This week it's VO's, like the folks at the Pro Recording Forum are a bunch of idiots (I may be, but...). If somebody recorded MY voice as you described, I'd be pretty upset. Good thing that the UK doesn't permit handguns for the public!

    There is a good amount of information on the web regarding these topics.
    There are a number of valid publications covering these, as well.
     
  5. apstrong

    apstrong Active Member

    Two posts in a very similar format that just repeat some half-assed content from his website and mention the URL a couple of times. I'd say he's trying to create linkbacks to his site or drum up some web traffic. You know what seals the deal? He posted the exact same thing on 4 other forums. Word for word.

    :roll:

    But let's take a closer look at what he's contributed and see if reading between the lines reveals anything of value:

    > We record a lot of voice overs at ALT Recording Studios in Brighton. I've
    just starting using my computer and don't know how to search, so I've
    > been unable to find much advice on the web about recording the human
    digestive system, and my forbidden love for my cousin makes me raise my
    > voice.

    >I've given an overview of what we do but would love to hear any tips or
    recipes for fruitcake, or directions to the nearest zoo. Be sure to explain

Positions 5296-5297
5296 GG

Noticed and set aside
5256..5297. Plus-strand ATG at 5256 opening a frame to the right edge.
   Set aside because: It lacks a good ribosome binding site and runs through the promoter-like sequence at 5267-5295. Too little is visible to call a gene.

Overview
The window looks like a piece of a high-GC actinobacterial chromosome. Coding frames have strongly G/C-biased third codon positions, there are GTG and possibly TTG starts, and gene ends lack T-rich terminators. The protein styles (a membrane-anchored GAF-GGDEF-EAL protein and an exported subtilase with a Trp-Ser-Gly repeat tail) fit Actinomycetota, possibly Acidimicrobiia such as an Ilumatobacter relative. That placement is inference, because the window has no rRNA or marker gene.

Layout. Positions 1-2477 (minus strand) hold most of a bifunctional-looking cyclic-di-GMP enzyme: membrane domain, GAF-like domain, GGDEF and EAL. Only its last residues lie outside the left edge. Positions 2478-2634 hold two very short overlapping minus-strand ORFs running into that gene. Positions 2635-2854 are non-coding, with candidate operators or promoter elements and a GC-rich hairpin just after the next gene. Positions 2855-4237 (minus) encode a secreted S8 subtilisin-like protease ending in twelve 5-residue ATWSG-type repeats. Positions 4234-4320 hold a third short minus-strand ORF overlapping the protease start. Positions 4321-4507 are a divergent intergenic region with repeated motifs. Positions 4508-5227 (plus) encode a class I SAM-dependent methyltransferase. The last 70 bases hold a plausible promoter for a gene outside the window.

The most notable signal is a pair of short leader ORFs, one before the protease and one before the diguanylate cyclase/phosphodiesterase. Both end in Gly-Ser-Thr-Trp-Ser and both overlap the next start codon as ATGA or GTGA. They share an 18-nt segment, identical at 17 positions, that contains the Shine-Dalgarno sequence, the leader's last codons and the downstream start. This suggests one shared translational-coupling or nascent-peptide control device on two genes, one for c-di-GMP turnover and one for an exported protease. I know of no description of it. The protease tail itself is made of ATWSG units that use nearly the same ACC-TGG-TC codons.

> techniques used.

    >I always appreciate the difficulty in recording the human voice well.
    The human voice, like a kitten playing with fireworks, can suffer from
    >Colouration be it from room acoustics, excessive compression, bad
    upbringing, lack of vitamins, erectile dysfunction, and even the best
    >microphone techniques etc can ruin a recording. We hear the human
    voices commanding us to attend Eagles reunion shows, but I hear my mom's
    >voice everyday and so instantly know when it sounds wrong.

    >As with any recording it is always best to start at the source. In this case
    I have placed a tiny bunny. Notice that this bunny is not nearly as big as
    >the voice over artist. Sitting comfortably, having good posture can work
    out if you have back pain. Why am I wasting your time, everybody
    >wonders.What I always try and aim for from a voice over artist is to
    get the money up front. Those people are devious. Or you could
    > optimise volume levels, reduce excessive sibilance and microphone
    damage by using a toilet paper roll wrapped in duct tape. If your ears are
    > popping, reduce excessive bass due to microphone proximity. In our
    shed out back we have all kinds of gardening tools. But sometimes in
    > control room at our Brighton studio we position the artists with their
    legs crossed, suspended from the ceiling by wires, especially with their
    > back to wall covered in auralex acoustic tiles to help avoid a boxy
    sound and muffle the screams. A little shock therapy goes a long way to
    > create a pleasant reverberation ambiance.

    >I've posted more details on our website

    Let us all give thanks for that.
     
  6. Codemonkey

    Codemonkey Well-Known Member

    BAHAHAHAHHA
     
  7. Wanted to get some tips and share my thoughts. Take your point though. I'll read through the forums and see what I can pick up.

    Drum recording and voiceovers I believe are the 2 most difficult and exciting parts of the recording process.
     
  8. music293

    music293 Active Member

    I could be wrong here, but...



    His posts just sound like shameless self plugging?




    Better plug in the glade because it's starting to smell bad in here. :)